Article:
GREENSBORO, N.C. - Gene Legrand Hickman, Jr. of Moore County, age 63, was sentenced today to 228 months in prison for receiving child pornography. Hickman is also subject to lifetime supervision upon release.
According to court documents, in February 2018, Hickman engaged in sexually explicit chats on Instagram with a 15-year-old boy and a second individual purporting to be a 14-year-old boy. During one of the chats, Hickman revealed that he had engaged in sexual activity with a minor boy on multiple occasions. Hickman also favorably discussed the sexual abuse of boys with another Instagram user who claimed to have sexually exploited multiple minors. Facebook, Inc., the owner of Instagram, reported the conduct to the National Center for Missing and Exploited Children (NCMEC). The following month, Facebook, Inc. reported a second Instagram account used by Hickman to NCMEC because it contained a child pornography image depicting an adult male engaging in a sex act with two prepubescent boys. NCMEC issued CyberTipline reports concerning Hickman’s accounts. The reports were routed to the Moore County Sheriff’s Office.
In June 2018, Moore County investigators executed a warrant at Hickman’s residence and recovered four devices that, in total, contained hundreds of child pornography files. Moore County investigators obtained the contents of Hickman’s Instagram accounts from Facebook, Inc. The records revealed additional similar behavior concerning the sexual exploitation of minors and claims by Hickman that he sexually molested multiple minors.
In December 2019, Moore County and North Carolina State Bureau of Investigation investigators executed a second warrant at Hickman’s residence. Investigators found Hickman’s unlocked phone and a manual search of the device revealed that Hickman had used a heavily encrypted messaging application to send and receive child pornography files. Hickman admitted that he engaged in sexual activity with a minor boy on multiple occasions over a period of years. The Federal Bureau of Investigation then adopted the case for further investigation and federal prosecution.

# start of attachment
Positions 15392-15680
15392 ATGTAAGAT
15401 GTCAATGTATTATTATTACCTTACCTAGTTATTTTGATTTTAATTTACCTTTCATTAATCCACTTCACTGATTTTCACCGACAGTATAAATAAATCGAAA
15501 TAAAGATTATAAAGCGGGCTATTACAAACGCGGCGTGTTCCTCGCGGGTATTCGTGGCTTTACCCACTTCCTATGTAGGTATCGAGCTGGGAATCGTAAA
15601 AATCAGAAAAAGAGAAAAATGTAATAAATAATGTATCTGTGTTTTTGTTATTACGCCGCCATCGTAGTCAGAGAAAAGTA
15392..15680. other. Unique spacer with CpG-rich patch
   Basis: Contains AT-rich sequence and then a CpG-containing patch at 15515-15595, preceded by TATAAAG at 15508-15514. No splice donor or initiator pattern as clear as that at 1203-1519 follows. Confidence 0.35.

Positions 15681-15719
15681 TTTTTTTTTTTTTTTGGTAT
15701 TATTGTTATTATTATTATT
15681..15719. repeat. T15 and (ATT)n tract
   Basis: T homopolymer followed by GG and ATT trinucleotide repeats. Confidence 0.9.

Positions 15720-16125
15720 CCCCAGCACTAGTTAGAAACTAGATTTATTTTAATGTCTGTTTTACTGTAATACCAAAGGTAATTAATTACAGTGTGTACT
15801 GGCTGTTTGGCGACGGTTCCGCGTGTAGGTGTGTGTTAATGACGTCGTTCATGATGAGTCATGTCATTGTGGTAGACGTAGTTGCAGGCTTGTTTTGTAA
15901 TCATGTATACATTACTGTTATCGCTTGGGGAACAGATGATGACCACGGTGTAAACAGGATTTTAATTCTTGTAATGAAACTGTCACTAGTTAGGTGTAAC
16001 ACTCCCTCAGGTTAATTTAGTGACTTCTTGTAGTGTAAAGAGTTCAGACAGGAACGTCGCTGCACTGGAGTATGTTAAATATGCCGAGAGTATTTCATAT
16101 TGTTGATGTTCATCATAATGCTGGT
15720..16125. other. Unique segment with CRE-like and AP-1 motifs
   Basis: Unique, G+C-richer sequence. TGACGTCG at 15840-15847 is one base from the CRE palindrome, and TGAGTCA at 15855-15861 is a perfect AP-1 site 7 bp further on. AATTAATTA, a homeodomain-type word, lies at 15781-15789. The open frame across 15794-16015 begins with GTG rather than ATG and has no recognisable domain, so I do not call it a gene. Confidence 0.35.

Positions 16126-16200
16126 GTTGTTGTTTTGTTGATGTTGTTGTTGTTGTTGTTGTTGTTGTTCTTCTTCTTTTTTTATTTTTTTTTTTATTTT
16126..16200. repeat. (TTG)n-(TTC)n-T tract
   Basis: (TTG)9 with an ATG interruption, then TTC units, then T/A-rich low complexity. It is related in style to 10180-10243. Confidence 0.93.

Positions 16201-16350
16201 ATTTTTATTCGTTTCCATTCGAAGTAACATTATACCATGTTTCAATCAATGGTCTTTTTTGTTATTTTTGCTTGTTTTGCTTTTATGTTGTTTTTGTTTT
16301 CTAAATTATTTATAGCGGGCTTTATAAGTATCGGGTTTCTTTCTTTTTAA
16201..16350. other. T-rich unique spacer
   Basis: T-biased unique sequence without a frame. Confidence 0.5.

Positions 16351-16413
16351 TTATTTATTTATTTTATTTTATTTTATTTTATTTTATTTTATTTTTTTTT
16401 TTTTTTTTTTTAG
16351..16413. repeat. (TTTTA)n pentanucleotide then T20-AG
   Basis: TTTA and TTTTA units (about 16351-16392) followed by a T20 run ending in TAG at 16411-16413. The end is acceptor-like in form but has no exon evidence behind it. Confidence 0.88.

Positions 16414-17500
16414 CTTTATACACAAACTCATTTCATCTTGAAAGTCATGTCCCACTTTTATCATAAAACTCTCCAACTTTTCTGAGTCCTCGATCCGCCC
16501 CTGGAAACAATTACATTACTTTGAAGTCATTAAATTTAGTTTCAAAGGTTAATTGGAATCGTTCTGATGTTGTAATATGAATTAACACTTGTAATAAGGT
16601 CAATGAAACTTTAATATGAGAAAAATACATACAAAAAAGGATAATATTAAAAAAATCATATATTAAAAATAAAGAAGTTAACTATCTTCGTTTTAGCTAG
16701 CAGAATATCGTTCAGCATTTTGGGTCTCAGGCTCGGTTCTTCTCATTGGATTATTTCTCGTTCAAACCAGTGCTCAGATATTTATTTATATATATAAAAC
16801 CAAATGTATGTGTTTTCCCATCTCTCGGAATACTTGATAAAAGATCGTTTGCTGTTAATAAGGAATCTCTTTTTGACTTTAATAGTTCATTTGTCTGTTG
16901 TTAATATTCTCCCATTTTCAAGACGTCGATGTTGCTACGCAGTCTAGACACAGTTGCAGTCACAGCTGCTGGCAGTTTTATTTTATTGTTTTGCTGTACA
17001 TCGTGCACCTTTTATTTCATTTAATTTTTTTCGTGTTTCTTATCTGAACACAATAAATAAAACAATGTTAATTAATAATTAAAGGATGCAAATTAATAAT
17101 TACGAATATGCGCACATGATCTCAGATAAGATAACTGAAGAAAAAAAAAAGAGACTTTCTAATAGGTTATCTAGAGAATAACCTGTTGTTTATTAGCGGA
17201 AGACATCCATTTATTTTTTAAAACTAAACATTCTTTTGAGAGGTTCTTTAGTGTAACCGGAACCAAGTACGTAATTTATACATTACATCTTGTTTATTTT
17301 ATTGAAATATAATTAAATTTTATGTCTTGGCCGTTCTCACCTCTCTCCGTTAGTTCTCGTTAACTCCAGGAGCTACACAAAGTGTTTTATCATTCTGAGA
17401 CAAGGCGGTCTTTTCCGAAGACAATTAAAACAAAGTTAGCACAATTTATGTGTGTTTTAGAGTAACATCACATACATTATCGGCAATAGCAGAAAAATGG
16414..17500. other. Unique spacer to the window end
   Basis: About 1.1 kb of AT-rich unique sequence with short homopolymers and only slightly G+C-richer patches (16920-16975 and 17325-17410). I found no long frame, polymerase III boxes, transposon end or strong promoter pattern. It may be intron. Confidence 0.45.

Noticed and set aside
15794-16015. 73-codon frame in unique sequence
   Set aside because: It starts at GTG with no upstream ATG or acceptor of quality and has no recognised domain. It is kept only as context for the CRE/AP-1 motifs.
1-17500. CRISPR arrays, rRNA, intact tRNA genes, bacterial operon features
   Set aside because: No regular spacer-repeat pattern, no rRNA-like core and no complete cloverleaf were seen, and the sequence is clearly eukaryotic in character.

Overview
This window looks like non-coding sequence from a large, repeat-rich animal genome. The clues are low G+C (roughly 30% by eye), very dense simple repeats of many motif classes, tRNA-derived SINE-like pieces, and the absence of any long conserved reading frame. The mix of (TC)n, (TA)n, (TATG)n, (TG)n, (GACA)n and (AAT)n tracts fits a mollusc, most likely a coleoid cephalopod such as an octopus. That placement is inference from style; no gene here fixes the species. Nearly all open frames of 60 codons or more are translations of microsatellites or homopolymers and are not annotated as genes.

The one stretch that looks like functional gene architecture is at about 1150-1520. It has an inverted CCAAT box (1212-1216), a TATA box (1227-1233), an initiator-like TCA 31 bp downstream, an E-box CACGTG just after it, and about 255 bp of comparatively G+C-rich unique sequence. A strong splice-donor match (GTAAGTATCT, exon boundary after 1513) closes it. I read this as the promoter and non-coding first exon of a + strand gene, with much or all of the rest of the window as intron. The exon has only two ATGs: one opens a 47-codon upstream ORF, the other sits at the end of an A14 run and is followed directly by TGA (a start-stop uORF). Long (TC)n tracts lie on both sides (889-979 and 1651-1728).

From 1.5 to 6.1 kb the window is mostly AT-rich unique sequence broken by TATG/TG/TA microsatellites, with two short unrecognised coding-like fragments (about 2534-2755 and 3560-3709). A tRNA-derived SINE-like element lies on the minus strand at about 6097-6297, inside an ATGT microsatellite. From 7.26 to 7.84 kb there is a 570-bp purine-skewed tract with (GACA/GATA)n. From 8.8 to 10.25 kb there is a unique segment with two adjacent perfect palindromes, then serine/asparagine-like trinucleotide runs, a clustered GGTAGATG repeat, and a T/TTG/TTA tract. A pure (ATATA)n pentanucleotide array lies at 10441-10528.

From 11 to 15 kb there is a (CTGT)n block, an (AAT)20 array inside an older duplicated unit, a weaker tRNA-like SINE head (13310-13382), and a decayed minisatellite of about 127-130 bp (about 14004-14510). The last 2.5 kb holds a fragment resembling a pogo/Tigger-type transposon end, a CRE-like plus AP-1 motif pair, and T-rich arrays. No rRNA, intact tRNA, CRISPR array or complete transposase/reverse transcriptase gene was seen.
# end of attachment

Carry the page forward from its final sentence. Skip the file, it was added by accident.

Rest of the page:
According to its website, NCMEC’s CyberTipline is the nation’s centralized reporting system for the online exploitation of children. The public and electronic service providers can make reports of suspected online enticement of children for sexual acts, child sexual molestation, child sexual abuse material, child sex tourism, child sex trafficking, unsolicited obscene materials sent to a child, misleading domain names, and misleading words or digital images on the internet. https://www.missingkids.org/gethelpnow/cybertipline.
The Moore County Sheriff’s Office and Federal Bureau of Investigation are both members of the North Carolina Internet Crimes Against Children (ICAC) Task Force. The Task Force is led by the North Carolina State Bureau of Investigation (SBI) Computer Crimes Division. https://www.ncsbi.gov/Divisions/Field-Operations/Computer-Crimes. According to the SBI, NCMEC CyberTipline reports have increased dramatically as follows:
Year - NCMEC CyberTipline Reports to North Carolina
- 2016 - 2511
- 2017 - 3258
- 2018 - 4737
- 2019 - 4893
- 2020 - 9308
- 2021 - >11,000*
*Estimated based on reports to date: 5375 as of June 18, 2021.
This case was prosecuted by Assistant United States Attorney Eric L. Iverson. It was brought as part of Project Safe Childhood, a nationwide initiative by the Department of Justice to combat online child sexual exploitation and abuse. Led by United States Attorneys' Offices and the Criminal Division's Child Exploitation and Obscenity Section (CEOS), Project Safe Childhood marshals federal, state, and local resources to better locate, apprehend, and prosecute individuals who exploit children via the Internet, as well as to identify and rescue victims. For more information about Project Safe Childhood, please visit www.projectsafechildhood.gov.